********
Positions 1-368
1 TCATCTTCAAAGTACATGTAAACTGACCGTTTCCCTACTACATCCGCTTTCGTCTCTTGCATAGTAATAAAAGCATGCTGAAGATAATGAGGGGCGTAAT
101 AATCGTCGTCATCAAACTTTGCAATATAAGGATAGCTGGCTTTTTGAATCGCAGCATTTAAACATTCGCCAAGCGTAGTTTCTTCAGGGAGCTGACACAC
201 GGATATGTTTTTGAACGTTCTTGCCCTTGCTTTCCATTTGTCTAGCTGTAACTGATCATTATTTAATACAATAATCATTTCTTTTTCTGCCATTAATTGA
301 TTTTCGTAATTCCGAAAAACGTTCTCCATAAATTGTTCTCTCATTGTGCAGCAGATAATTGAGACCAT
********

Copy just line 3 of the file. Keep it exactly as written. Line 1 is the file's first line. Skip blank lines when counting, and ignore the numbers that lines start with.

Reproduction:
101 AATCGTCGTCATCAAACTTTGCAATATAAGGATAGCTGGCTTTTTGAATCGCAGCATTTAAACATTCGCCAAGCGTAGTTTCTTCAGGGAGCTGACACAC